Lord Takayama Ukon — Born in Three Cities?

Lord Takayama Was Born in Haibara-cho, Nara City
Lord Takayama Ukon Was Born in Haibara-cho, Nara Prefecture

►As Japanese church historians record it, TAKAYAMA Hikogorō (彦五郎) – (later, Justus Takayama Ukon – 1552-1615) was born in 1552 at Sawa fortress, stronghold held by Ukon’s father, Takayama Tomoteru (高山友照), 1531–1596, a samurai in the service of the Daimyo Matsunaga Hisahide (松永 久秀), 1508–1577, in Yamato Province (today in Haibara-cho, Nara Prefecture). This is the conclusion of a Historical Commission appointed in 1963 by the Catholic Bishops’ Conference of Japan (CBCJ), headed by Sophia University’s Fr. Hubert Cieslik, SJ (1914-1988) to study the life and times of Takayama. Fr. Cieslik specialized in early Japanese mission history.

But two other places claim the honor:

►SECOND CLAIMANT: Takayama Castle in Settsu Province (now in Ibaraki City), Osaka Prefecture. — (P. Luis Frois, SJ). Father Frois (1532-1597), who was the second of eleven (11) contemporary Jesuits who reported on the life and times of Takayama Ukon while Ukon was still alive, is best remembered for writing “The First European Description of Japan,” 1585. This was the earliest systematic comparison of Western and Japanese cultures.

►THIRD CLAIMANT: Toyono-cho, Toyono-gun, Osaka Prefecture. The Takayama district of Toyono-cho is claimed to be the hometown of Takayama Ukon. In the account of Yoshihiro Shintani, Superintendent of Education of Toyono town: “Justo Takayama was born in our town, Takayama, in 1552. He moved to Uda, Nara prefecture, where he was baptized at the age of 12.”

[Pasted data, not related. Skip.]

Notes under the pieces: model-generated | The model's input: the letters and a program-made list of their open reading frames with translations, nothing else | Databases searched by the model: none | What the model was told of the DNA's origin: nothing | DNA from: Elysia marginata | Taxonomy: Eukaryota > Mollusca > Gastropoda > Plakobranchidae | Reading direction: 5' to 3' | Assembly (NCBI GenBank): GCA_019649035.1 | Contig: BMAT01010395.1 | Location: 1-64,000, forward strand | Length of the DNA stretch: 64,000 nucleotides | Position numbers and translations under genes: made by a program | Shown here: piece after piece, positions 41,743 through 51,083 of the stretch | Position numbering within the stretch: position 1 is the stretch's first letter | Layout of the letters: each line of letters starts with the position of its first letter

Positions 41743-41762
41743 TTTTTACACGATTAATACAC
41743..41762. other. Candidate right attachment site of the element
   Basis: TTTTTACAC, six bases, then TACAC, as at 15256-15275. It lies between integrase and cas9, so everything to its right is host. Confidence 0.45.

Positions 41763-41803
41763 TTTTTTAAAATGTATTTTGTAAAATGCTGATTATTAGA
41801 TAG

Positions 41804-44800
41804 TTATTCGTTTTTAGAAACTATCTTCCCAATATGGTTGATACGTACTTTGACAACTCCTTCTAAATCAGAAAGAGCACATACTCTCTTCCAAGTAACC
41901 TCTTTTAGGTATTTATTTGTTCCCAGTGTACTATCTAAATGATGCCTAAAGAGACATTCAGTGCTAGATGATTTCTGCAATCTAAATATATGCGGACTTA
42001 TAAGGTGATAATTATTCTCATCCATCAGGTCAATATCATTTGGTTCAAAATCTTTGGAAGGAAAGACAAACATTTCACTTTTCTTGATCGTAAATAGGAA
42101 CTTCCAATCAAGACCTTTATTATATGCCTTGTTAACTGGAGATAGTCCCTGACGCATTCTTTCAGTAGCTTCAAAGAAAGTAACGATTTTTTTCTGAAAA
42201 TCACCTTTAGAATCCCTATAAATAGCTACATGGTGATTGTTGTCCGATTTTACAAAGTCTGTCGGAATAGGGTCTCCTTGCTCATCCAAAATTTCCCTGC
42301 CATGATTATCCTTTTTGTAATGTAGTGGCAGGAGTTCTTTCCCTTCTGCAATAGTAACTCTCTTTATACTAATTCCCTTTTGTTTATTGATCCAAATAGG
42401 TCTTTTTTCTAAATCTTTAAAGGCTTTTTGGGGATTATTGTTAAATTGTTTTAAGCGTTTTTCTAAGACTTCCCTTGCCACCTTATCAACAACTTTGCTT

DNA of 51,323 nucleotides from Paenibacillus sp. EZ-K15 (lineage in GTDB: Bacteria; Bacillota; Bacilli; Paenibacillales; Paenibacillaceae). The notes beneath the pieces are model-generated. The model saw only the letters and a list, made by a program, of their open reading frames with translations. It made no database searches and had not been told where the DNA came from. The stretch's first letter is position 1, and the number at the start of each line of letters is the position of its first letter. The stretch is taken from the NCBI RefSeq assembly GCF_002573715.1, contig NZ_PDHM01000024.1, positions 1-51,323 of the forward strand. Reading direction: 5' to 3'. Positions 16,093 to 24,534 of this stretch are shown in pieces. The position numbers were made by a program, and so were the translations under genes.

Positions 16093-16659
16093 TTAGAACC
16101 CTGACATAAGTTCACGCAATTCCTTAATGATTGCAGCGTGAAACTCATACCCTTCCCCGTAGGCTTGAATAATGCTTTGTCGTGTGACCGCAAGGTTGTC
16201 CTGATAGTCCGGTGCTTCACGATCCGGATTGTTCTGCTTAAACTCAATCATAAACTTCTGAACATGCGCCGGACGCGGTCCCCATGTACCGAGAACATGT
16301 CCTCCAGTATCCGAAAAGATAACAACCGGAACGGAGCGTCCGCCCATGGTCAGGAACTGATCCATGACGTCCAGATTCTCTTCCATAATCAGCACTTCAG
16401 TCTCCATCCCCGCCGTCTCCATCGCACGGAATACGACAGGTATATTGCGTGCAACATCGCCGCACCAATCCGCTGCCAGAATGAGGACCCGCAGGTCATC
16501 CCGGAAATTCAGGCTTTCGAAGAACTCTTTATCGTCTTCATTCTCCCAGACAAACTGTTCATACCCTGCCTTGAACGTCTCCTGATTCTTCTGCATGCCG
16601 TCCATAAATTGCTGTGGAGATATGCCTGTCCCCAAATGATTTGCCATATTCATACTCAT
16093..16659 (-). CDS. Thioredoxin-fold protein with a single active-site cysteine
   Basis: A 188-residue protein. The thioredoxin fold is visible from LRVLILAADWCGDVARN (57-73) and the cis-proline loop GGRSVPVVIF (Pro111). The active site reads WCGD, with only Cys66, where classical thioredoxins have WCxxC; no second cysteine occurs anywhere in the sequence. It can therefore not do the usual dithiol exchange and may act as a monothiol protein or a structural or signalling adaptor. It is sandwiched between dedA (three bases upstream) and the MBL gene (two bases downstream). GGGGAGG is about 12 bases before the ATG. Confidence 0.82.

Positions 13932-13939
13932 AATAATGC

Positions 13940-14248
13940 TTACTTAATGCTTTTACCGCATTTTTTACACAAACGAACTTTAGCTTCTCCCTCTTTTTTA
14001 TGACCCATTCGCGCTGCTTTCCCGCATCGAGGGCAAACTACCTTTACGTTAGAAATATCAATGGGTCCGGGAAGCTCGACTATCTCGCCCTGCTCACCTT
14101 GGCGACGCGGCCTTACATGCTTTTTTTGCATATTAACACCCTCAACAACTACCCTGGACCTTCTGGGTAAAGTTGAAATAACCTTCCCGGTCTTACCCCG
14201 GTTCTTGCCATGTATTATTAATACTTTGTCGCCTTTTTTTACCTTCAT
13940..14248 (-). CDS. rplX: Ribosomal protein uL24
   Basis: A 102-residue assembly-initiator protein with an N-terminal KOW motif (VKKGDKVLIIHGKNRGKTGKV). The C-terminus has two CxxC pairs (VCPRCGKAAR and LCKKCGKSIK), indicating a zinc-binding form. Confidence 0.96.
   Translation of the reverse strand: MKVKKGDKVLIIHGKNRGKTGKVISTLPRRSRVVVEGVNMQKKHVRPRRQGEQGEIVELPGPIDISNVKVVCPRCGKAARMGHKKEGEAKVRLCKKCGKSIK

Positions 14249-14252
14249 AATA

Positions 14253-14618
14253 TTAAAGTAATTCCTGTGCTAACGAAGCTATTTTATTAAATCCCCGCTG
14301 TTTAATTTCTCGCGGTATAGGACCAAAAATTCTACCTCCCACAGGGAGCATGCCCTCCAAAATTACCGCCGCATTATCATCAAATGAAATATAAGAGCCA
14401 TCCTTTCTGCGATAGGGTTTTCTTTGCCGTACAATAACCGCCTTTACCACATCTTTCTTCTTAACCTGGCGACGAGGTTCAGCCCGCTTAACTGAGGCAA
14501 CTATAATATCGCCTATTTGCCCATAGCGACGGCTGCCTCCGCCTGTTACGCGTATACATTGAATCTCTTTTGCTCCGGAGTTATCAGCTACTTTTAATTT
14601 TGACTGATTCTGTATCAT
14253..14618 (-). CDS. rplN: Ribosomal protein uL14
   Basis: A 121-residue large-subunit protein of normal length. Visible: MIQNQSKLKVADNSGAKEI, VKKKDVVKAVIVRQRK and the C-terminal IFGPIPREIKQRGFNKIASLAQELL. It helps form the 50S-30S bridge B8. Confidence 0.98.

Indeed, the grave of Maria Takayama — wife of Takayama Tomoteru, later known as Darius Zusho Takayama – is located here, where it is a tourist attraction to this day. Maria Takayama was the mother of three sons, the eldest being Justus (and thus heir), and three daughters — but it is quite a stretch to claim that Justus and his other siblings were born there too. Maria died in Kanazawa in 1596 (indicating she had joined Ukon in his domestic exile in Kanazawa which began in 1587), but the Takayama family chose to bury her in Toyono-cho. (Today, Toyono-cho produces the well-regarded sake brand — “Takayama Sake” – of which its city officials are very proud.)

But it is Haibara-cho that is historically accepted as Ukon’s birthplace. ◘

Managing Trustee
Lord Takayama Jubilee Foundation

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